The Victim

The Victim

| September 21, 2012 | 0 Comments

With his being snubbed of the nomination for the Best Supporting Actor Oscar he should have won for his performance in James Cameron’s criminally underrated  masterwork The Abyss, I can’t call Michael Biehn an Oscar winner.  Even though he has never gotten the recognition he has deserved for being the talented actor that he is, he will always be known to me as the actor responsible for one of the best performances in the history of film.  Biehn has long been one of my favorite under-the-radar actors, and he’s unfortunately had one of those careers that just never really saw him get the roles he deserved or the recognition he deserved for the roles he did get.  But that admirably hasn’t stopped him from ambitiously working both as an actor as well as, now with the release of The Victim, as a writer, producer, and director, as well.

Along with his wife, Jennifer Blanc, Biehn created a really exciting and intriguing thriller in the throwback, grindhouse tradition.  The Victim follows a stripper named Annie (Blanc), who finds herself on the doorstep of a mysterious recluse named Kyle (Biehn, with a nod to Kyle Reese from The Terminator), hiding away from the world in a cabin in the woods and really not looking to get mixed up in whatever shenanigans this crazy woman is bringing into his life.  Providing refuge for the clearly distressed Annie, Kyle learns about a police cover-up involving the murder of Annie’s best friend, Mary (Danielle Harris).  Just as he is about to rush Annie out of his house and out of his life, the cops show up and start asking questions, plunging Kyle headfirst into a deadly game of cat-and-mouse that escalates in tension and violence.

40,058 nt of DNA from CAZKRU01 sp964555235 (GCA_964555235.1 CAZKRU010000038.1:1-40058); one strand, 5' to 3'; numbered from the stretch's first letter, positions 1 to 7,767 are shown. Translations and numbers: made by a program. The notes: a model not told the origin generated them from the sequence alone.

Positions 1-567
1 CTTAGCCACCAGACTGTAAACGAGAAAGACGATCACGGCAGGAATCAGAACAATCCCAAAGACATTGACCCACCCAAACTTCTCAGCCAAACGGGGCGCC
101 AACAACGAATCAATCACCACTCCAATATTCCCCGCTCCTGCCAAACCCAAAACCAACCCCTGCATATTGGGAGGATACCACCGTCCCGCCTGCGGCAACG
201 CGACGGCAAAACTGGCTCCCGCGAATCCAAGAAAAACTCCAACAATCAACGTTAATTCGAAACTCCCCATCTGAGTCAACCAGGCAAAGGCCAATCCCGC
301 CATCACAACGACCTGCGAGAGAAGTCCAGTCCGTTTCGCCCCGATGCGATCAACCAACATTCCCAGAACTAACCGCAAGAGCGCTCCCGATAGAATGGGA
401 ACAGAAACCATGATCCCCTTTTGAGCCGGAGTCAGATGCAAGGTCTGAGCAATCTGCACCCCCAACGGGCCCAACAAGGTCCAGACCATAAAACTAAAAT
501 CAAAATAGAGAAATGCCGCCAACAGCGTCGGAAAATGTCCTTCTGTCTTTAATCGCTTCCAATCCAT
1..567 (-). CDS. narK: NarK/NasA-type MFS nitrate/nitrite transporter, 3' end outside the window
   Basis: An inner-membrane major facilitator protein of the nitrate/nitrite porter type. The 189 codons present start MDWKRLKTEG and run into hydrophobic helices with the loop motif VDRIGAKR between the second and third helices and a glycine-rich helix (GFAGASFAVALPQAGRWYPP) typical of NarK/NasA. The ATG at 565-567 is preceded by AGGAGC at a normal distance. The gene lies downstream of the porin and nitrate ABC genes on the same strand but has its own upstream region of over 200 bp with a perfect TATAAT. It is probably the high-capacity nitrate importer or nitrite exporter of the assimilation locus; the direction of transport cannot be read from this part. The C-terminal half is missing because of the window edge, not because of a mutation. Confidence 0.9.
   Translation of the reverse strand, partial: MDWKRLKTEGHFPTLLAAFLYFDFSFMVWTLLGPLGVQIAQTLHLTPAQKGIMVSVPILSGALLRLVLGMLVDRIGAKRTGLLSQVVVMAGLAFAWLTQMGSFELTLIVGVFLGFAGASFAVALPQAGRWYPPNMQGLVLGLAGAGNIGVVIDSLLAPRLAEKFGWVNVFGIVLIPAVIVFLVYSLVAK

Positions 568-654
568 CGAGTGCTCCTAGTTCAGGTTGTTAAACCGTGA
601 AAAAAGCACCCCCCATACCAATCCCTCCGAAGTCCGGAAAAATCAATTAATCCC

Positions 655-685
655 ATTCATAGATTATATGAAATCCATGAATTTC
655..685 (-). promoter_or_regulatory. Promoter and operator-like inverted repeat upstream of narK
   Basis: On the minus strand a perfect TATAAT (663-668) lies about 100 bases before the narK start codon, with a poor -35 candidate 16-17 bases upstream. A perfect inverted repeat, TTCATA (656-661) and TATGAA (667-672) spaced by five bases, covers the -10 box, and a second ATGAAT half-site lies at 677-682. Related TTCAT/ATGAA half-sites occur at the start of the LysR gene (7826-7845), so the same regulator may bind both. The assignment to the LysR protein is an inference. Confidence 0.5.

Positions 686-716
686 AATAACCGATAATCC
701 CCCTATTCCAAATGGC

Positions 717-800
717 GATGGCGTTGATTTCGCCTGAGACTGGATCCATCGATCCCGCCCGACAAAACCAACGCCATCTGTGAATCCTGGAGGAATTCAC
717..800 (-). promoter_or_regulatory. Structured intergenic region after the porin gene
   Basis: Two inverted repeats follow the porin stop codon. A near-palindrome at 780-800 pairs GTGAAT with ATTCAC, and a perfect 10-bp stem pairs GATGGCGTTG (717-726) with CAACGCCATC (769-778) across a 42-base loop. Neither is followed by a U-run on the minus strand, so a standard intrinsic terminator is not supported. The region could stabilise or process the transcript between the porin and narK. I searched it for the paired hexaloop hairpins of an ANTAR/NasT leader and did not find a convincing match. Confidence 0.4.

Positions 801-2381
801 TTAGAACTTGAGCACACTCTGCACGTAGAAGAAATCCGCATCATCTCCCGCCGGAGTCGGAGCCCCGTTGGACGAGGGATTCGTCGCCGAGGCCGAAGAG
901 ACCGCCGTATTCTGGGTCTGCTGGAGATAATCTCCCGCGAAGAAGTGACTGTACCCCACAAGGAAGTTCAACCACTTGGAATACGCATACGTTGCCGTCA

The Victim is a very small film.  Small cast, small budget, short running time.  And yet, there is so much going on between the lines, which speaks to a very shrewd and seasoned screenwriting hand and directorial eye, surprisingly and admirably possessed by first-time writer/director Biehn.  In front of the camera, Biehn offers a layered performance, skillfully peeling back the layers of his enigmatic Samaritan, but it’s behind the camera that I found him most impressive.  While mixing in flashbacks, throwing in little red herrings, and taking the story through treacherous twists-and-turns and ending on a wonderfully twisted note, Biehn never loses the thread, he never runs off course.

Blanc does well as the heroine with the checkered past and Ryan Honey hits all the right notes as the villainous cop looking to save his career even if it means resorting to murder, but make no mistake about it, this is the Michael Biehn show.  As actor, writer, and director, Biehn is center stage and he deserves all of the praise in the world on all fronts.  And to make it even easier to respect him and his efforts, the Anchor Bay release of the film features a behind-the-scenes featurette that includes on-set footage and interviews with the cast and the crew.

Part grindhouse exploitation thriller and part psychological suspense film, The Victim is an intelligently conceived and discriminatingly executed thrill-ride that offers an exciting excursion into the simultaneity of good and evil in us all.

About the Author:

Kyle Barrowman is a graduate of the Cinema Studies program at Columbia College in Chicago. In addition to his work for Film Monthly, he has previously published essays for Cashiers du Cinemart, Offscreen, and The International Journal of Žižek Studies, on subjects ranging from film noir to Alfred Hitchcock, Arnold Schwarzenegger, and Bruce Lee.
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